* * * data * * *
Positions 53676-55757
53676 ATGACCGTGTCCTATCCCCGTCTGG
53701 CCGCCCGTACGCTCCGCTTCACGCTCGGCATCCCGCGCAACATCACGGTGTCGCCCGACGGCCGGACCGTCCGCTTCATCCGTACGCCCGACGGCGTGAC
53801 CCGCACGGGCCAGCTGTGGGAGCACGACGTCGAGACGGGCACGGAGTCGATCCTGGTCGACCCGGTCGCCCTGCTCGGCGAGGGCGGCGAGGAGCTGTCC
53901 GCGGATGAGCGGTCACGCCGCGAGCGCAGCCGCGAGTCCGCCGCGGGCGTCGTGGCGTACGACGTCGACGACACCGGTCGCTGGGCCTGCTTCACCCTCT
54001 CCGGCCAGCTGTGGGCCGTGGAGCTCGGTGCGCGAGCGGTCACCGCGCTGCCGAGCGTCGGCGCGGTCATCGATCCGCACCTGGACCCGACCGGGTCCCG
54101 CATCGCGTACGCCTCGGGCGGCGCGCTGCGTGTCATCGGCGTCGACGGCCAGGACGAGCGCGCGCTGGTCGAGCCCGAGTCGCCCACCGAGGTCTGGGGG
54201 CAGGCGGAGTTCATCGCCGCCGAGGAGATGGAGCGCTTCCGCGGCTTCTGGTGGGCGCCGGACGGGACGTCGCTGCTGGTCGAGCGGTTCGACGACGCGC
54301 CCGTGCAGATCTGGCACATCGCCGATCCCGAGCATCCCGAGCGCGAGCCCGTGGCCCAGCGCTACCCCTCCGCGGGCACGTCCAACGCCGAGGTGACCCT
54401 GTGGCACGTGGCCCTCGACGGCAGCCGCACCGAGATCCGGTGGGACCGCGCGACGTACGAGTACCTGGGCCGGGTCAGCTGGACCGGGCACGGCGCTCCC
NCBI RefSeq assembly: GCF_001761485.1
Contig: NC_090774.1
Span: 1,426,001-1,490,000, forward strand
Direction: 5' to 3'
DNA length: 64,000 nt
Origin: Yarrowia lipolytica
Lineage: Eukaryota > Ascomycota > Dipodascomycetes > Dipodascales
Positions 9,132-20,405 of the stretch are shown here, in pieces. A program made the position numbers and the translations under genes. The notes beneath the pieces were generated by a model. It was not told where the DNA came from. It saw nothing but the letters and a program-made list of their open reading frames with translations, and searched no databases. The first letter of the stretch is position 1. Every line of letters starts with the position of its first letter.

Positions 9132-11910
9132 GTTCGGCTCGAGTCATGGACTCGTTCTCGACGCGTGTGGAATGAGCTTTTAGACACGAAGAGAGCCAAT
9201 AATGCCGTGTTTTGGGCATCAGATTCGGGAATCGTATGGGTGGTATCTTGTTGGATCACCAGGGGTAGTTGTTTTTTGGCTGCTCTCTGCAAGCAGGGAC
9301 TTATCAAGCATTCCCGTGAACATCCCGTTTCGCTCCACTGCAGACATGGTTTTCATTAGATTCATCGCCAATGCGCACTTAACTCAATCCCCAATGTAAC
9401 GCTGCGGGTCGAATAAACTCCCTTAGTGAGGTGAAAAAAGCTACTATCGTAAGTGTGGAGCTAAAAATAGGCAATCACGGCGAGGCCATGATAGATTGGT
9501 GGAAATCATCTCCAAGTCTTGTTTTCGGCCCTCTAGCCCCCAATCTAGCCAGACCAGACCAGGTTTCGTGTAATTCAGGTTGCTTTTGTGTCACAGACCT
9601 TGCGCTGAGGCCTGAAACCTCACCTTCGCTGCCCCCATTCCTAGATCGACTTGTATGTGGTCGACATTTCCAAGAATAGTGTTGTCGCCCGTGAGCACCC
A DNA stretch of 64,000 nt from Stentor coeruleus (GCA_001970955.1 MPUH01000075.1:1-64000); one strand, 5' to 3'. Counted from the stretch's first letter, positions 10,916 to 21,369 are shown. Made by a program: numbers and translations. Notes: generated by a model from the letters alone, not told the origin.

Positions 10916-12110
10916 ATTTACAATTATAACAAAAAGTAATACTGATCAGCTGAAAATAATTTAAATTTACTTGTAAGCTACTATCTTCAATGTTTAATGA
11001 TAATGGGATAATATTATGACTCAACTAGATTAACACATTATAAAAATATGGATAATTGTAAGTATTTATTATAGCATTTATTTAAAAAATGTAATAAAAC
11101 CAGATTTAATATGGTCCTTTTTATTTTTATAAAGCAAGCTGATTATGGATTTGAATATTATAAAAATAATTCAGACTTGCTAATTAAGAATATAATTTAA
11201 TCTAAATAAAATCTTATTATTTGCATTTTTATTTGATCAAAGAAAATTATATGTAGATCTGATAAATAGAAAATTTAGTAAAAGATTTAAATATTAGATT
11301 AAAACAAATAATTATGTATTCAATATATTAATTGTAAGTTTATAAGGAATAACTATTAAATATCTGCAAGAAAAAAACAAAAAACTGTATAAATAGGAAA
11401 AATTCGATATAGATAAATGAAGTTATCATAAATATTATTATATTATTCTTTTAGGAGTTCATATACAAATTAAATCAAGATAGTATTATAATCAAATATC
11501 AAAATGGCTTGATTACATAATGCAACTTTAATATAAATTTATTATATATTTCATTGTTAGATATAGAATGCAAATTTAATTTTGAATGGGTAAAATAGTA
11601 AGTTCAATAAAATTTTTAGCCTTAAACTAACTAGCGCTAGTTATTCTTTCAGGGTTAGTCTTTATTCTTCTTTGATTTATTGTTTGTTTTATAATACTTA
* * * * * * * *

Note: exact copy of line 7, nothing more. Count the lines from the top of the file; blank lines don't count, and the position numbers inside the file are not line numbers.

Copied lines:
54101 CATCGCGTACGCCTCGGGCGGCGCGCTGCGTGTCATCGGCGTCGACGGCCAGGACGAGCGCGCGCTGGTCGAGCCCGAGTCGCCCACCGAGGTCTGGGGG